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Mester v. Rettburg

June 30, 2008

PATSY MESTER, EVERETT LINGLEO, TERRY DAVIS AND RICHARD HAYNES, PLAINTIFFS,
v.
E. JACOB RETTBURG, JUDI BIVIN, RONALD JOMBOCK, O. ALLEN BUTCHER, FRANK MAYNERICH, M. TODD HATALLA, GARRY WHITSON AND MICHAEL MCCARTHY, INDIVIDUALLY AND AS BOARD MEMBERS OF THE OTTER LAKE WATER COMMISSION, OTTER LAKE WATER COMMISSION, ADGPTV, DEFENDANTS.



The opinion of the court was delivered by: Richard Mills, U.S. District Judge

OPINION

This case is before the Court on the Defendants' motion under Federal Rule of Civil Procedure 12(b)(6) to dismiss the Plaintiffs' complaint.

I. FACTUAL BACKGROUND

In support of their motion to dismiss, the Defendants note that the Plaintiffs' complaint alleges that Defendant Otter Lake Water Commission, ADGPTV ("the Commission"), is a municipal corporation providing water services to multiple counties in the State of Illinois. It is governed by Division 135 of Article 11 of the Illinois Municipal Code, 65 ILCS 5/11-135-1, et seq. The individual Defendants--Jake Rettberg, Judy Bivin, Ronald Jomback, Allen Butcher, Frank Maynerich, Todd Hatalla, Gary Whitson and Michael McCarthy--are members of the Board of the Commission. The commissioners are appointed to their positions. They are sued both in their individual and official capacities.*fn1

Over the last thirty years, the Commission has leased lots in the campground at Otter Lake to various individuals who include the Plaintiffs. The Plaintiffs are currently tenants at Otter Lake. Pursuant to their leases, the Plaintiffs have placed camping vehicles on the campsites.

The Plaintiffs were "permitted and encouraged" by "vendors" and by the Commission to improve campground lots with decks, landscaping, walkways and other improvements, and the Plaintiffs were permitted to stay on a particular lot for many consecutive years. The improvements were made with the permission and encouragement of the Commission and were made in order to adhere to the ordinances of the Commission. This costs the Plaintiffs "in cash and time."

The improvements are attached to the real estate and are not easily removed. Prior to June 20, 2007, the Plaintiffs bought and sold trailers and improvements on the open market and assigned or sublet leases with the full knowledge and acquiescence and encouragement of the Commission. Thus, the Plaintiffs say they had an expectation of reaping a reasonable return on their investment in the improvements on and to the lots.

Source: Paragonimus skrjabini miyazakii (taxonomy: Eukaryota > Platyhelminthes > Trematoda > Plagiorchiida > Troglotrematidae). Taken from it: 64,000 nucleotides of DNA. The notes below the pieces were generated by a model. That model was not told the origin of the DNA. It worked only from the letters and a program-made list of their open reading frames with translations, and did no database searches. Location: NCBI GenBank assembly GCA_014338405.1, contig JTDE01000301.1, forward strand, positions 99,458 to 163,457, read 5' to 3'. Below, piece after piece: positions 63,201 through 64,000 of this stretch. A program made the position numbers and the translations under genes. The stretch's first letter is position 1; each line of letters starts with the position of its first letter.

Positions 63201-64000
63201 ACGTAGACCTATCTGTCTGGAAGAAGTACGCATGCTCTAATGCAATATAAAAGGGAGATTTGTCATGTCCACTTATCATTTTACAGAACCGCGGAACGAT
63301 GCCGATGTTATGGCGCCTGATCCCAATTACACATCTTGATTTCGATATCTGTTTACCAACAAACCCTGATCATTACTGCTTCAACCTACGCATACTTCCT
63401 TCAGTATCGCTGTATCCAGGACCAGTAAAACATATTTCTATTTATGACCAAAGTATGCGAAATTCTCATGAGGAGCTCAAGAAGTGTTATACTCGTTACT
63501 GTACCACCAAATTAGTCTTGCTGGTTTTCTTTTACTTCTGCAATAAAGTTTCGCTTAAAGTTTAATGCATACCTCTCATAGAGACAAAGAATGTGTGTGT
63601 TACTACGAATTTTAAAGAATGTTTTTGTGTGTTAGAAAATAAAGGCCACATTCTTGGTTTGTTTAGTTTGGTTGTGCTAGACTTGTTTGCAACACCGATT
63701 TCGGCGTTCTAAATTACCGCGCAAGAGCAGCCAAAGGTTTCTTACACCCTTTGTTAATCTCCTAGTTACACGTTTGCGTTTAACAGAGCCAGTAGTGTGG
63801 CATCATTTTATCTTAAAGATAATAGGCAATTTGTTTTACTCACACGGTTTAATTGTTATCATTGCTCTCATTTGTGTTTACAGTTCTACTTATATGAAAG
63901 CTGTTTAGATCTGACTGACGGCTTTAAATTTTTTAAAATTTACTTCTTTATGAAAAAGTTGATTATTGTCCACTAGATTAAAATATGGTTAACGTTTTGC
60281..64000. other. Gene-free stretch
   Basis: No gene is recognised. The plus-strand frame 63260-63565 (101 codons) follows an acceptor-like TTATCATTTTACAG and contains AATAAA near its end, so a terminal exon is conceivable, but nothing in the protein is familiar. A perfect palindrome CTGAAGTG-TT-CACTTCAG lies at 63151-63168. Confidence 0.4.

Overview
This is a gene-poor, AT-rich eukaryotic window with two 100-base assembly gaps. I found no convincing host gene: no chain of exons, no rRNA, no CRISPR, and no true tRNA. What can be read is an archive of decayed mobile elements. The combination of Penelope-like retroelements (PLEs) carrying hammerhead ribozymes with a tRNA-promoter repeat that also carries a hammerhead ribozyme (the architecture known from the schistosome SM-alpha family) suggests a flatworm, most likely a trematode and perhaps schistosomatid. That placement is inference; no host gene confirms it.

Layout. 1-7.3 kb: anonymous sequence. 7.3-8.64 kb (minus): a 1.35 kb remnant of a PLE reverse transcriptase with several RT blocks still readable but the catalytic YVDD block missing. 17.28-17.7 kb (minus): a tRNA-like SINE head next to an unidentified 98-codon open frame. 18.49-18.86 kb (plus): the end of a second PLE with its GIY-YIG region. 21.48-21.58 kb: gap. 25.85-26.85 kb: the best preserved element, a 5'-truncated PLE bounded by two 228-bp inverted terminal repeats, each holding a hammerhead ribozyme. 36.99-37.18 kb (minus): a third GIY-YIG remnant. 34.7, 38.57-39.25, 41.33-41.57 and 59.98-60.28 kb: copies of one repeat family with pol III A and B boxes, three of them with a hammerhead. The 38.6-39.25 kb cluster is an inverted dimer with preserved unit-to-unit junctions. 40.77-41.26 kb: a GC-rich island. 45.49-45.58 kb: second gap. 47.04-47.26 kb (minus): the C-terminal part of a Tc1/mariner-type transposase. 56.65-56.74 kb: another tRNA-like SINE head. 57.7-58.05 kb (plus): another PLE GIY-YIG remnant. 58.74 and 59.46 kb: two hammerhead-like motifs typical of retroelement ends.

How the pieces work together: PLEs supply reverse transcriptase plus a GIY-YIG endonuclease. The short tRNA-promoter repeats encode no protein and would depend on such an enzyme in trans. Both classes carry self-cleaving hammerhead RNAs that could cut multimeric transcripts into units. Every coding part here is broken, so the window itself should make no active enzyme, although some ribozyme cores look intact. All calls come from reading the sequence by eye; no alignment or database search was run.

Because the "current vendor's lease was scheduled to terminate in 2007," the Commission announced it would be taking over the operations of the campground. On June 20, 2007, the Commission adopted Ordinance No. 2007-02, and the individual Defendants all voted in favor of the measure. The complaint quotes only Section 7(M) of the Ordinance:

Campsite leases are not assignable, nor may a tenant sublet all or any portion of a Campsite. In no event shall a tenant transfer title to a Permitted Camping Vehicle to a third party while it is on Campsite. However, a tenant may remove and replace the Permitted Camping Vehicle at any time, so long as the tenant produces evidence of ownership of the replacement vehicle prior to placing it on the Campsite.

The Defendants note that the remainder of Ordinance No. 2007-02 is not attached to the complaint, but is attached to the memorandum in support of its motion to dismiss. "In ruling on a 12(b)(6) motion, a district court may take judicial notice of matters of public record without converting the 12(b)(6) motion into a motion for summary judgment." Anderson v. Simon, 217 F.3d 472, 474-75 (7th Cir. 2000).

The Plaintiffs allege that because of the ordinance, "much, if not all of the value of the trailer and the modifications and improvements were destroyed." In Count I of their complaint, the Plaintiffs contend that in adopting Ordinance No. 2007-02, the Commission and its individual members violated the Fifth and Fourteenth Amendments of the Constitution of the United States; Article I, Section 15 of the Illinois Constitution*fn2 and 42 U.S.C. § 1983 by subjecting "the Plaintiffs to deprivation of their constitutional rights by taking, damaging and destroying the Plaintiffs' personal property and expectation of return on investment without just compensation."

Count II is a state law inverse condemnation/regulatory taking count claiming that the private property of the Plaintiffs has been "effectively taken for public use" but that the Commission has "failed to commence eminent domain proceedings, or offer compensation to the Plaintiffs," in violation of 735 ILCS 30/10-5-5. Count II also says that the value of the Plaintiffs' property has been "effectively destroyed and the property is now unsuitable for economically viable purposes."

II. ANALYSIS

A. Legal Standard

In considering a motion to dismiss under Rule 12(b)(6), courts construe the complaint in the light most favorable to the plaintiff and accept as true all well-pleaded facts alleged, while drawing all possible inferences in its favor. See Killingsworth v. HSBC Bank Nevada, N.A., 507 F.3d 614, 618 (7th Cir. 2007). The complaint need only provide a "short and plain statement of the claim showing that the pleader is entitled to relief," sufficient to provide the defendant with "fair notice" of the claim and its basis. See Fed. R. Civ. P. 8(a)(2); see also Bell Atlantic Corp. V. Twombly, U.S. , 127 S.Ct. 1955, 1964 (2007). The Seventh Circuit recently emphasized that "[a]lthough the opinion contains some language that could be read to suggest ...


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